GMB’s Susanna Reid announced the campaign, which runs throughout December (Picture: ITV)
ITV has launched its annual volunteering campaign, in a bid to get the nation involved in tackling loneliness and the mental health issues which stem from feeling isolated.
The One Million Minutes campaign began on 1 December and over 20,000 minutes had been pledged within four hours of it being announced on Good Morning Britain.
Viewers might be wondering how they can get involved, and how many hours they need to spare in order to take part.
ITV have given a breakdown on the different ways you can help support people living alone in your community, and tackle loneliness this Christmas.
Here’s how to get involved, and the aim of the campaign.
What is ITV’s One Million Minutes campaign?
The campaign kicked off in 2015 and was a lifeline for many last year, when Covid isolation saw many people stuck for long periods of time in their homes, with many living alone and feeling isolated in more ways than one.
Loneliness also doesn’t necessarily stem from living alone, as anyone can go through periods of loneliness and feeling unsupported or in need of someone to talk to.
That’s why ITV have launched the campaign for the sixth consecutive year, looking at the many faces of loneliness, recognising it in ourselves and others.
Over the past six winters, participants who pledged even just a few hours of their time has led to almost a quarter of a billion minutes donated to charities looking for volunteers to connect with those who feel lonely.
Charities who benefit from the volunteers include Alzheimer’s Society, Alzheimer’s Research UK, Grief Encounter, Crisis, Re-Engage, Chatty Cafe Scheme and the Royal Voluntary Service.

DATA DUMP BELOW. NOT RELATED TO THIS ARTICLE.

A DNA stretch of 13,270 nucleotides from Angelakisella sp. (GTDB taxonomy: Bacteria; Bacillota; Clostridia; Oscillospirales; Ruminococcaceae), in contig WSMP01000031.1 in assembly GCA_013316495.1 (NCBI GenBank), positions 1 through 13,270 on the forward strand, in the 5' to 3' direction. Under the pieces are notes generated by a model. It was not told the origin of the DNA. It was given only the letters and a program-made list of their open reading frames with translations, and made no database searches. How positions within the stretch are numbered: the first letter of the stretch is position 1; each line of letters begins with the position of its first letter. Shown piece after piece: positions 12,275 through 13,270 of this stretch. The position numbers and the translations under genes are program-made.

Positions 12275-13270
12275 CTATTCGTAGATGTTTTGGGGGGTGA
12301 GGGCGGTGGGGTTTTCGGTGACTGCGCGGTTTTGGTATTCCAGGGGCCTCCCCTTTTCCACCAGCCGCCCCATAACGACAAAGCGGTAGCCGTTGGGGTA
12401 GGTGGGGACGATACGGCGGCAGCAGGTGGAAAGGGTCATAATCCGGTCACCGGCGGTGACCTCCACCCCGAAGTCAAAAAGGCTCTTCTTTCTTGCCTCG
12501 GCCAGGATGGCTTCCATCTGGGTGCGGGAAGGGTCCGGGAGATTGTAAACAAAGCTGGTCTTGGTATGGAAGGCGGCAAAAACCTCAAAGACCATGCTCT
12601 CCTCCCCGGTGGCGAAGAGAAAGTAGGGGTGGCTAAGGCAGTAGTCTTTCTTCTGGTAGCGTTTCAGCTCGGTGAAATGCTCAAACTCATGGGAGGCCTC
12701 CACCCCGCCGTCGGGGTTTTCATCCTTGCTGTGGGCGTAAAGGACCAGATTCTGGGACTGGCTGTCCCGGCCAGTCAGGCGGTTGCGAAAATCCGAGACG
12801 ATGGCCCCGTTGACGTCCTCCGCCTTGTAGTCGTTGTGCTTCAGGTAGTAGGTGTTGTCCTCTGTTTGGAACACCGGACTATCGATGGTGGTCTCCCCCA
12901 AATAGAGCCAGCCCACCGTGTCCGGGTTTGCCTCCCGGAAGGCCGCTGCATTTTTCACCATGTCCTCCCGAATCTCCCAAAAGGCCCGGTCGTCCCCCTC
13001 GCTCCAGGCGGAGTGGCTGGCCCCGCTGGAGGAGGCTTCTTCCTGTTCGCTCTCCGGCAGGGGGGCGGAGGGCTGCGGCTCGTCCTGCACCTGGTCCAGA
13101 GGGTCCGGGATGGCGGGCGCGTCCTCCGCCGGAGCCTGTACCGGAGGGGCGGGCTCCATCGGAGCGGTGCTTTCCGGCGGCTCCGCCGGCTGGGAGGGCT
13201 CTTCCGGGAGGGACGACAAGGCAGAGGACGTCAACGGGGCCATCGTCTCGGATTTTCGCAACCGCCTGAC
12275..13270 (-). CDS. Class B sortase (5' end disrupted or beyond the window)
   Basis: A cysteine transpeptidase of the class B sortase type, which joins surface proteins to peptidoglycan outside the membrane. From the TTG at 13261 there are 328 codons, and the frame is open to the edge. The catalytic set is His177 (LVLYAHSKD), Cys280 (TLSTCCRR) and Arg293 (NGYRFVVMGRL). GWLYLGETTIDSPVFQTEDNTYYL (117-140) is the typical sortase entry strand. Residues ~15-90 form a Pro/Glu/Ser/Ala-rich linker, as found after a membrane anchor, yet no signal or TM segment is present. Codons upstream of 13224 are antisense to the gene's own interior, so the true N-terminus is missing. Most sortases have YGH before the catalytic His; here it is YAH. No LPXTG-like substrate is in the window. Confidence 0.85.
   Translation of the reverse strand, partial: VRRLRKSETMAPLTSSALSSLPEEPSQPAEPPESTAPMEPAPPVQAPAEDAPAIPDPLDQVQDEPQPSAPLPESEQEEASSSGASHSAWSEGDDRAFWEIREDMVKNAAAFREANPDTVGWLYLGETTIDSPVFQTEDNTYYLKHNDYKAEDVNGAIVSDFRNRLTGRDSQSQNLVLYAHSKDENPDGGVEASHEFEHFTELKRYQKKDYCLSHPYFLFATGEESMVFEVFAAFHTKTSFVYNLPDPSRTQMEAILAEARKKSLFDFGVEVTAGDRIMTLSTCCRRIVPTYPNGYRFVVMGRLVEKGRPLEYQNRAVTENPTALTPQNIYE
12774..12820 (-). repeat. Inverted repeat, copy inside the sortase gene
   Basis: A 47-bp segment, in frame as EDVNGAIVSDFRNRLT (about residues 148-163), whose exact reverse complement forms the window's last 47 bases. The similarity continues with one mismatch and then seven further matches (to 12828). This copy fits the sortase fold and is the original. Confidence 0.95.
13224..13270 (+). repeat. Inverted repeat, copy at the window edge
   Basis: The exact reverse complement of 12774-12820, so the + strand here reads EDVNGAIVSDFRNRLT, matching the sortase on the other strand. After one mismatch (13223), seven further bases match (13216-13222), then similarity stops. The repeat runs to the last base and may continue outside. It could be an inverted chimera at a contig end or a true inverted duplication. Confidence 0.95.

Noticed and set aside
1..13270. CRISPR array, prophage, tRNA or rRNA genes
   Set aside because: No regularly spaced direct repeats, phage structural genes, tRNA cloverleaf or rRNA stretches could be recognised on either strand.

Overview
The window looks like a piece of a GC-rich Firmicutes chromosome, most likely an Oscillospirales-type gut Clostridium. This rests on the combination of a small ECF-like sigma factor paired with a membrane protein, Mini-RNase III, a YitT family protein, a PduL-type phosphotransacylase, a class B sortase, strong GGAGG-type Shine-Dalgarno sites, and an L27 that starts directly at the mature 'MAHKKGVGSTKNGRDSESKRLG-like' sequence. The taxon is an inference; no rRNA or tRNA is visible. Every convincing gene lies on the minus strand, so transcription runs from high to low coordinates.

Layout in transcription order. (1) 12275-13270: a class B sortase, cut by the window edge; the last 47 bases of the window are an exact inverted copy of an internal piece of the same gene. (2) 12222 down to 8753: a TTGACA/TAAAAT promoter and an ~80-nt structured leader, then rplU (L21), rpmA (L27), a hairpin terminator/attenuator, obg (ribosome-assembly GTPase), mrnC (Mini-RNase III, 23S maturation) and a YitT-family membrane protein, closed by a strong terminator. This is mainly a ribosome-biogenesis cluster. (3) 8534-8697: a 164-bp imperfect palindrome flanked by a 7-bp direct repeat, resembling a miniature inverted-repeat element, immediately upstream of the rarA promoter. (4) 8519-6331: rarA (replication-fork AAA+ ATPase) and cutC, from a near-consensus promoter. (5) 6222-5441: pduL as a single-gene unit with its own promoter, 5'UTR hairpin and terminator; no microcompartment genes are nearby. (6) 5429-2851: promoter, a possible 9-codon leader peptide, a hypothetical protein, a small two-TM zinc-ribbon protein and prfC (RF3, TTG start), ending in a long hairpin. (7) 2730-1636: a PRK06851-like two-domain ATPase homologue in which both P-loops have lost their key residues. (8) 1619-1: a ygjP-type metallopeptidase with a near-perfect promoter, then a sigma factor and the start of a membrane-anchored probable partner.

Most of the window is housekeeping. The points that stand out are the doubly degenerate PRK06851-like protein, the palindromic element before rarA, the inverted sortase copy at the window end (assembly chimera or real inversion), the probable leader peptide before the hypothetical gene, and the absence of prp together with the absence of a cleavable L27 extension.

Members of the public who wish to take part can sign up on the ITV website, where a plethora of ways to offer your spare time are available.
What is the appeal video about?
The short video for this year’s appeal was directed by British actor Colin Salmon, best known for his role as Charles Robinson in James Bond’s Die Another Day (2002), The World is Not Enough (1999) and Tomorrow Never Dies (1997).
In the video, a character named Bob is seen retiring to his allotment to pass some time, while thinking of family members he hasn’t been able to see.
Speaking of the video, Salmon said: “The film is based on my aunty Myrtle and my uncle’s allotment, my love of gardening, things I’ve seen and been through over the last year and lockdown.
“The importance of flowers, for example, but more importantly, it was about the fellowship of the allotment really, because in respect of the character in the piece - the allotment belongs to Myrtle. Bob helps her out with it, but obviously he is recently widowed and he has to make a decision as to whether he’s going to keep the allotment or move on, because he doesn’t feel he’s much of a gardener.
“But actually, it’s not about that, it’s about the fact that he’s got this group of people. He’s had a long term relationship with this group of people and Myrtle’s given so much of her own time to them, that of course they are going to give back to Bob.
“And it’s called ‘Bob’s Back’ because it’s about having his back as much as anything else.”
You can watch the full video here.
How can I get involved in One Million Minutes?
The one million minutes will be made up of thousands of people pledging some of their spare time, which will hopefully total 1,000,000 by the end of the 2021 campaign.
Here are a few ways you can pledge your time:
Be a dementia support volunteer for the Royal Voluntary service.
Volunteer to spend time supporting someone with dementia, through Alzheimer’s UK.
Volunteer your time as a GriefTalk call handler for Grief Encounter. (approx. 3 hours per week)
Volunteer is a Crisis shop or a few hours to support the homeless, with Crisis
Give an hour of your time to comfort someone experiencing grief or loneliness, through Re-engage
You can find out more about how many hours are involved in each opportunity by clicking the links to the related article above.
To find out more about One Million Minutes, or to see how many minutes have already been pledged, visit ITV’s One Million Minutes countdown.